1882 made ready to join the forty third regiment of the Massachusetts volunteers. Standing in the pulpit behind me as the new chaplain of that regiment and the ease of there on the eve of their journey to the front Manning preached to the officers of the regiment a sermon entitled The soldier of freedom. In that sermon he crystallized not only his own ministry but focused public attention on this congregations concern for civic matters. On that occasion so long ago Jacob Manning saw freedom to be the overriding issue of the Civil War and against resistance not only in this congregation but from his senior associate George Washington Blagden about more in a moment. Manning held his ground. Freedom here firmed freedom now a few appeals to us because her champions and defenders of freedom the child of humanity cradled in chains and darkness led
forth into light by hope prophecy and song taught to endure the earthquakes and grapple with the whirlwind attended by the good of all ages and terrible only to tyrants. Freedom has at length come to this western world and taken her proud seat among nations. Verily it's a grand and awful trust which the generations have committed to our keeping. With that salvo the Rev. Jacob Manning becomes literally a soldier for freedom. A soldier for justice a career soldier for our commonwealth. The crisis of the Civil War simply magnifying his gifts his inclinations and his courage. Who was Jacob Manning. A brief note. He was born in Western New York went to school there. Graduated from Amherst in 1850 with honors and entered Andover seminary. He was ordained in 1854 and an eight hundred fifty seven became the associate minister of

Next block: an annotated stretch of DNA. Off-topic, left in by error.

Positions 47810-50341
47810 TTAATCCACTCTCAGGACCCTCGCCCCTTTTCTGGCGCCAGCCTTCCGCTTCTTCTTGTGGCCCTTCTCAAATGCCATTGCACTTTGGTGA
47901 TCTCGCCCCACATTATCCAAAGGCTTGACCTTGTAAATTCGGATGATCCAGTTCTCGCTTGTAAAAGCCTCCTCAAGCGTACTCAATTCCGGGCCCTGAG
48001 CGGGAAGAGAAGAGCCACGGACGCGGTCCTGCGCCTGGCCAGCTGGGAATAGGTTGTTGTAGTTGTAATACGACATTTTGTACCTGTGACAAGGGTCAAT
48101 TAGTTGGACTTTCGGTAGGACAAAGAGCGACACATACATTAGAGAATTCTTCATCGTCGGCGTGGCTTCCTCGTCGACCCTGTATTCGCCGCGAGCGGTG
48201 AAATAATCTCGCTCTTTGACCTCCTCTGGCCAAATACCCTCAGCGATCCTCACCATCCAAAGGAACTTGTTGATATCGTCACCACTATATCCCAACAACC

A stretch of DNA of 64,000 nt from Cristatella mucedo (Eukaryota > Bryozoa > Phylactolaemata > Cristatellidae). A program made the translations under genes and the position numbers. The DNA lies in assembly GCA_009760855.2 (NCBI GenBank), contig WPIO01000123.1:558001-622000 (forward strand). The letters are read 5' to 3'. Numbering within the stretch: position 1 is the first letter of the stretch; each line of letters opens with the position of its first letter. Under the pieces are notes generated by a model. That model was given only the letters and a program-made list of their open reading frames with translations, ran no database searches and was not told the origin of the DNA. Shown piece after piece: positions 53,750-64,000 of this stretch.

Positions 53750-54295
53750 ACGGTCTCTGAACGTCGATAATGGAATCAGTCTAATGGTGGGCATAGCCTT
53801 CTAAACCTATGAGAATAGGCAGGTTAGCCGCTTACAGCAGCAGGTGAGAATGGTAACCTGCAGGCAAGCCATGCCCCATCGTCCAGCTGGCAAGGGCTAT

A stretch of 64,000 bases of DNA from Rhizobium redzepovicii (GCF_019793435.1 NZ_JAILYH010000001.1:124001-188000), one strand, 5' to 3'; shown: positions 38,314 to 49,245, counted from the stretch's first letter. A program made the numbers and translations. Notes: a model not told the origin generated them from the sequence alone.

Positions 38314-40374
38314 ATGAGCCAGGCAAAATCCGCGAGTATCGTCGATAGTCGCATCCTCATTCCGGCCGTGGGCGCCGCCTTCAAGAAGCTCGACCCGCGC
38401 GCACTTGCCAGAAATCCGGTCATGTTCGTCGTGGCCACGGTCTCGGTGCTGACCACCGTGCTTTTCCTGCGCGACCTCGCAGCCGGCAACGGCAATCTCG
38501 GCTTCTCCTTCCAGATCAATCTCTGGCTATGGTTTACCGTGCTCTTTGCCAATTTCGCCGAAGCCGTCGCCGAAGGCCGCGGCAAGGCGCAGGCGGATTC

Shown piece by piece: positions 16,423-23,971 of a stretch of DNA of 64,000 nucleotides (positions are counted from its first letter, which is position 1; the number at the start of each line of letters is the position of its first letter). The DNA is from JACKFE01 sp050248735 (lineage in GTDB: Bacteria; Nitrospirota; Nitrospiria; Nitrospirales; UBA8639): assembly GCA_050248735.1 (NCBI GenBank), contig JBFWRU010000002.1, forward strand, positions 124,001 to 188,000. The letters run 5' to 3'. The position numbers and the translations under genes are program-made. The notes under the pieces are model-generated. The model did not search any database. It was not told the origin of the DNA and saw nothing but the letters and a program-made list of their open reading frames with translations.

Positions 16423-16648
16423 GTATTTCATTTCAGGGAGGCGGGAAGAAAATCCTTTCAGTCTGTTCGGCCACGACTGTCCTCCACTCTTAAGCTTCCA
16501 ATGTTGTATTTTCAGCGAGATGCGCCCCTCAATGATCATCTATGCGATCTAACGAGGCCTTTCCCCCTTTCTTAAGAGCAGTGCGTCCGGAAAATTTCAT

the Old South. He met a mixed mixed greeting some church members enthusiastic others strongly resisting his arrival. Not a nice situation but he faced more than that. His detractors either fell away or changed their minds. The worst was yet to come. Manning found himself yoked with George Washington. Blagden Yale eight hundred twenty three Andover seminary eight hundred twenty six. Senior Minister of the Old South Church 1837 to 1872 Blagden had been pastor of the old south for 31 years before Manning arrived. He was a man fully aware of his seniority but even more as blagging was a native of Washington DC. Manning encountered a decided sympathizer with the Confederate cause in the civil war. One known in these climbs as a copperhead. Blagden sympathies were ironic because he